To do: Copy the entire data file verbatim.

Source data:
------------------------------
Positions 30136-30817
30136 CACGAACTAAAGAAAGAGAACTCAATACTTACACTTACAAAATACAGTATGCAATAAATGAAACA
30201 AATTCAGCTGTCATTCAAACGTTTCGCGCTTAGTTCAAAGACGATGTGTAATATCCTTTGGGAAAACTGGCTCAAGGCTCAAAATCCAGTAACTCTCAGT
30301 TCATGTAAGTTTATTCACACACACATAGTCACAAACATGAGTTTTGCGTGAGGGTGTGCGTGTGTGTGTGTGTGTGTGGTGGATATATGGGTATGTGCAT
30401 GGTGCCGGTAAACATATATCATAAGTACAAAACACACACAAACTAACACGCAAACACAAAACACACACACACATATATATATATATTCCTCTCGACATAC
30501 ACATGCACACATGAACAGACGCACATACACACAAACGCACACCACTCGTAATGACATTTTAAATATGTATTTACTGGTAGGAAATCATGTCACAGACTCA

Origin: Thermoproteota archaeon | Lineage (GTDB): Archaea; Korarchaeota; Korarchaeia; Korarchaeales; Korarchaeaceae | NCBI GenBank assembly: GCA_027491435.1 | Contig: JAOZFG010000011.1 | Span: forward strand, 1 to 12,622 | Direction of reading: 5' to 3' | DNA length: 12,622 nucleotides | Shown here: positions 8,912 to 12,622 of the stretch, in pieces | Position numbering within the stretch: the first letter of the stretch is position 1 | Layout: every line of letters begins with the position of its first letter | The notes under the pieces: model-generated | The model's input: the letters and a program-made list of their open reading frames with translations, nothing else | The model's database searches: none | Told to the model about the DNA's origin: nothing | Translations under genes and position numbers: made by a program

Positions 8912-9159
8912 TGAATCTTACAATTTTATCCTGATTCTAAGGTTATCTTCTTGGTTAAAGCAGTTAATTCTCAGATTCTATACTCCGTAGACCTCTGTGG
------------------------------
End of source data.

Positions 30136-30817
30136 CACGAACTAAAGAAAGAGAACTCAATACTTACACTTACAAAATACAGTATGCAATAAATGAAACA
30201 AATTCAGCTGTCATTCAAACGTTTCGCGCTTAGTTCAAAGACGATGTGTAATATCCTTTGGGAAAACTGGCTCAAGGCTCAAAATCCAGTAACTCTCAGT
30301 TCATGTAAGTTTATTCACACACACATAGTCACAAACATGAGTTTTGCGTGAGGGTGTGCGTGTGTGTGTGTGTGTGTGGTGGATATATGGGTATGTGCAT
30401 GGTGCCGGTAAACATATATCATAAGTACAAAACACACACAAACTAACACGCAAACACAAAACACACACACACATATATATATATATTCCTCTCGACATAC
30501 ACATGCACACATGAACAGACGCACATACACACAAACGCACACCACTCGTAATGACATTTTAAATATGTATTTACTGGTAGGAAATCATGTCACAGACTCA

Origin: Thermoproteota archaeon | Lineage (GTDB): Archaea; Korarchaeota; Korarchaeia; Korarchaeales; Korarchaeaceae | NCBI GenBank assembly: GCA_027491435.1 | Contig: JAOZFG010000011.1 | Span: forward strand, 1 to 12,622 | Direction of reading: 5' to 3' | DNA length: 12,622 nucleotides | Shown here: positions 8,912 to 12,622 of the stretch, in pieces | Position numbering within the stretch: the first letter of the stretch is position 1 | Layout: every line of letters begins with the position of its first letter | The notes under the pieces: model-generated | The model's input: the letters and a program-made list of their open reading frames with translations, nothing else | The model's database searches: none | Told to the model about the DNA's origin: nothing | Translations under genes and position numbers: made by a program

Positions 8912-9159
8912 TGAATCTTACAATTTTATCCTGATTCTAAGGTTATCTTCTTGGTTAAAGCAGTTAATTCTCAGATTCTATACTCCGTAGACCTCTGTGG